Before I had children, the lack of racial representation within children’s literature was so far from a talking point for me. Not because I didn’t care, but just because I didn’t realise. I didn’t realise that when I eventually did go on to have children, they would have brought home hundreds of books from school to read and I’d see a talking penguin as the lead character more often than a child of colour.
That’s disturbing to me. My children’s school is in London, an extremely diverse city; and their school is equally as diverse. Yet the books they brought home did not represent the pupil demographic in the least. I can’t think of one occasion where they brought home a book with a black or ethnic minority lead character. That’s unacceptable.
As a child who loved to read, I remember having books with black characters as lead characters. What I didn’t realise until having children of my own was how hard my parents and family had to work to make sure that was a normal occurrence for me.
Today, there are more authors than ever popping up left right and centre (myself included, even though I’m sure anyone who knows me would say it was a given that I would follow a path that included literature) creating work with diverse characters and that’s amazing; but we also need to be mindful.
We need to mindful that in the first instance the work being produced is of a quality that actually makes children want to engage and to read the same story night after night. Children don’t get bored of good stories – parents who have let their inner child die, do. Writing children’s stories is harder than writing for adults because you have to say a whole lot more in a whole lot less. That means your story needs to be everything to all the children, all the time. You need to explain everything, whilst leaving room for their imaginations, draw them in with illustrations but still leave space for their own interpretations and you have to do it in under 800 words or so, for picture book readers. There’s no point flooding the market with thousands of pieces of below standard pieces of literature, that actually makes the job of ensuring diverse books are just part of every day collections much harder.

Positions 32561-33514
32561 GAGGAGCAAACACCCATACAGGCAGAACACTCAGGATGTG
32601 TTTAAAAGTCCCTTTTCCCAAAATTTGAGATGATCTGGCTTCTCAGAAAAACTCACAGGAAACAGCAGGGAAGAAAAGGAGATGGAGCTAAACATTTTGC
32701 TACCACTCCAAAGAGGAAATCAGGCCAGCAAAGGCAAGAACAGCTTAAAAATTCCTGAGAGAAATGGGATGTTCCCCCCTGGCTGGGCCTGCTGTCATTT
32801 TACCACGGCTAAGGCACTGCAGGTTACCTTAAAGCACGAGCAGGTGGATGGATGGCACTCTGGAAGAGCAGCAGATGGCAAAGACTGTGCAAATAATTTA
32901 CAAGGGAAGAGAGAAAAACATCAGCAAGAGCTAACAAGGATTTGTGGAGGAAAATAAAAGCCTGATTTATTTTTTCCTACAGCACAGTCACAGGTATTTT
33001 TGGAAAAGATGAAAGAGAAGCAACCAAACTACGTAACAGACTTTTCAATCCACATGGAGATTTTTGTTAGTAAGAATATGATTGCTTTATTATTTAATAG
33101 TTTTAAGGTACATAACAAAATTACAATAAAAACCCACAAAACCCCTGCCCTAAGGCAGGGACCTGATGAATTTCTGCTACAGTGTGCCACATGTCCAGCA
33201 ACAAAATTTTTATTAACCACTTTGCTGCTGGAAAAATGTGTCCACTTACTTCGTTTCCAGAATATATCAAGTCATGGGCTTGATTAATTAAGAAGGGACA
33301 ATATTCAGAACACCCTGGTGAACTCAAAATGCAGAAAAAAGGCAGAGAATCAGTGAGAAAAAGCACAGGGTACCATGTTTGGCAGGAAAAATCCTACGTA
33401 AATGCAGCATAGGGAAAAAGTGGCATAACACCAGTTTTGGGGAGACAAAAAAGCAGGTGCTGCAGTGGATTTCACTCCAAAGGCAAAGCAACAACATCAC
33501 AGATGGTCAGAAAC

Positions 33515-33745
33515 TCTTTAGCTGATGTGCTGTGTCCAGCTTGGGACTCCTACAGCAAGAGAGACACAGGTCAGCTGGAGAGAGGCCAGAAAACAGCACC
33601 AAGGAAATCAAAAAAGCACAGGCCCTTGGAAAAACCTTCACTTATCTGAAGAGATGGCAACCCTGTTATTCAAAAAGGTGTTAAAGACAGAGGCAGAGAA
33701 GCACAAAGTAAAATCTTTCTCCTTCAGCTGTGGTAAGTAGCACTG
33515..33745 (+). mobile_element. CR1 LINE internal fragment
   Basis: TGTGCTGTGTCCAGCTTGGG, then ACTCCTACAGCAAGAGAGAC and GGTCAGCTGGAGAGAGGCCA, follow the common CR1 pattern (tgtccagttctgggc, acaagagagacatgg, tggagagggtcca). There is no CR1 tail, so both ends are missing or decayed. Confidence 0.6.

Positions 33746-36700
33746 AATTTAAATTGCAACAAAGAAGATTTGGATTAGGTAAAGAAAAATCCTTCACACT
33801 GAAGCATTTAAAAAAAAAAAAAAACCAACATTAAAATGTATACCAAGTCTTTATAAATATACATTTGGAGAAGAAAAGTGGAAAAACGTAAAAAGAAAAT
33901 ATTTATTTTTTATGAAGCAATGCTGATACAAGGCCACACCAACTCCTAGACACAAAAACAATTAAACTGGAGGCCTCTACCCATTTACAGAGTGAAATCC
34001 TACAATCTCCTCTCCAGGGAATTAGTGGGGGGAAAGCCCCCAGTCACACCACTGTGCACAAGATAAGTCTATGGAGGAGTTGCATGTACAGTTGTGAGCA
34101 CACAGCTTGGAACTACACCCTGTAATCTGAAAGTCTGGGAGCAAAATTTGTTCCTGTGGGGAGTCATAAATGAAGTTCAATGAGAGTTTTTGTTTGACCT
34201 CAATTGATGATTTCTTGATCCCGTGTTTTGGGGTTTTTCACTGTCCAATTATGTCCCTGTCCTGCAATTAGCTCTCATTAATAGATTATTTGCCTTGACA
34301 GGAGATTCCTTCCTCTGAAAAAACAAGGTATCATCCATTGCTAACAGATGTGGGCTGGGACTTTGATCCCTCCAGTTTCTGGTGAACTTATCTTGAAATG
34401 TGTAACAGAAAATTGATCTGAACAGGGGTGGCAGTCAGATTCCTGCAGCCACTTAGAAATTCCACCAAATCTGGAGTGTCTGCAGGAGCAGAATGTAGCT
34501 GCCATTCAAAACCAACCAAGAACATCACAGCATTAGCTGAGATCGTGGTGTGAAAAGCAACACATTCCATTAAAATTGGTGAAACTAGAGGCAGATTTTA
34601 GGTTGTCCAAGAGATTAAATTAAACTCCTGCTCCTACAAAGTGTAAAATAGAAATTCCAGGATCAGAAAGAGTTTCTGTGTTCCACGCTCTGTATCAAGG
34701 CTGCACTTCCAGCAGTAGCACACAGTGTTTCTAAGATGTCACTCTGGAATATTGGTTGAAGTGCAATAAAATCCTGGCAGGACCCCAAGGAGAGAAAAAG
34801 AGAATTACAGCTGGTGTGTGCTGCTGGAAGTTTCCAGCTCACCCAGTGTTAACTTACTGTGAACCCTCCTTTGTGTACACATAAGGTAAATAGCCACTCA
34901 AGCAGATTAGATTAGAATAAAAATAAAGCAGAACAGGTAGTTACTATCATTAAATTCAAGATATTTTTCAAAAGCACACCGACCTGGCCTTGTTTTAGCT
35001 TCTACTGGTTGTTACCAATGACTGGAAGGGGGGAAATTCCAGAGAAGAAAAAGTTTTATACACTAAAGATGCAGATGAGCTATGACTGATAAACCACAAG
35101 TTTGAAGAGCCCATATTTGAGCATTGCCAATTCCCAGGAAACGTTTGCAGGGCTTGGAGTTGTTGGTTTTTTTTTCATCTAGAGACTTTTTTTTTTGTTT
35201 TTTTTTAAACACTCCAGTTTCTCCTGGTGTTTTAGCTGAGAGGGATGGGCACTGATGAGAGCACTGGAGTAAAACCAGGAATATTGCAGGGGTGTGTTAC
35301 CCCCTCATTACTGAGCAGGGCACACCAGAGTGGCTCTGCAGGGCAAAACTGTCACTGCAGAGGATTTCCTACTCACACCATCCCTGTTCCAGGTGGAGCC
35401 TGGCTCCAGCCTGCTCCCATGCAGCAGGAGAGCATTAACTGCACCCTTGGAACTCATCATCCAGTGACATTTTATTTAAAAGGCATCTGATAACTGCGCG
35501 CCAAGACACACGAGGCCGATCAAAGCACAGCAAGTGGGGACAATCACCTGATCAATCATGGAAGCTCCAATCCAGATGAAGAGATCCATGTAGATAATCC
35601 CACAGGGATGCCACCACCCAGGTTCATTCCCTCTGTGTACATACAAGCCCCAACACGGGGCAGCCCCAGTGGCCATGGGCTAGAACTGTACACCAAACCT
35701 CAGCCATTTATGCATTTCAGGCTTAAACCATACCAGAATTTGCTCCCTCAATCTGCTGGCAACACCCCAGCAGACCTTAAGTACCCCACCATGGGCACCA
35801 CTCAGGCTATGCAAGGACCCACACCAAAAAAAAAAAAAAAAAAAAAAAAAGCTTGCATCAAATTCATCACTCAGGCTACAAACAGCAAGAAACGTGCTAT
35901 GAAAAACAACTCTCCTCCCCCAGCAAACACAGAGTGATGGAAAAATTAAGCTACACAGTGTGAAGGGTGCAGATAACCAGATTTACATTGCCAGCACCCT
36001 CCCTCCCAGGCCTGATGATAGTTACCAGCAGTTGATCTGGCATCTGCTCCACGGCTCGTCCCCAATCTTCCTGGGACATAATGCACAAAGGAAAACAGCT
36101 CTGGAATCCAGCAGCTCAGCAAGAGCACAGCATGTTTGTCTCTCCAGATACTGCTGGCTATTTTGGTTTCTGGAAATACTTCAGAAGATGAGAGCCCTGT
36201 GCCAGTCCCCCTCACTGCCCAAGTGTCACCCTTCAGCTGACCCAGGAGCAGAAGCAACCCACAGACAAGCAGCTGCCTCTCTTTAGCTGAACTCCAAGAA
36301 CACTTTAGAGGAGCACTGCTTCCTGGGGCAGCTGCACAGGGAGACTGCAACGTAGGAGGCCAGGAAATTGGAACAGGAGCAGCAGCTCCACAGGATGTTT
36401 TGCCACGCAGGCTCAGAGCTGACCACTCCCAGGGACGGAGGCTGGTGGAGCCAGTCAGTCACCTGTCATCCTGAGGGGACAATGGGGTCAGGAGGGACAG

The other thing we need to be mindful of is that by driving this urgency of diversifying literature, we don’t make it a niche that people with no genuine interest in ensuring black and ethnic minority children see themselves in books, come in, get rich from and then leaves once the outrage is over. Diversifying literature for children is not a niche, it’s a requirement. Children have to see themselves in spaces we want them to thrive, they have to know they’re included in the places we expect them to be apart of.
Diverse books aren’t a niche. We need genuine commitments to making this a better space for our children.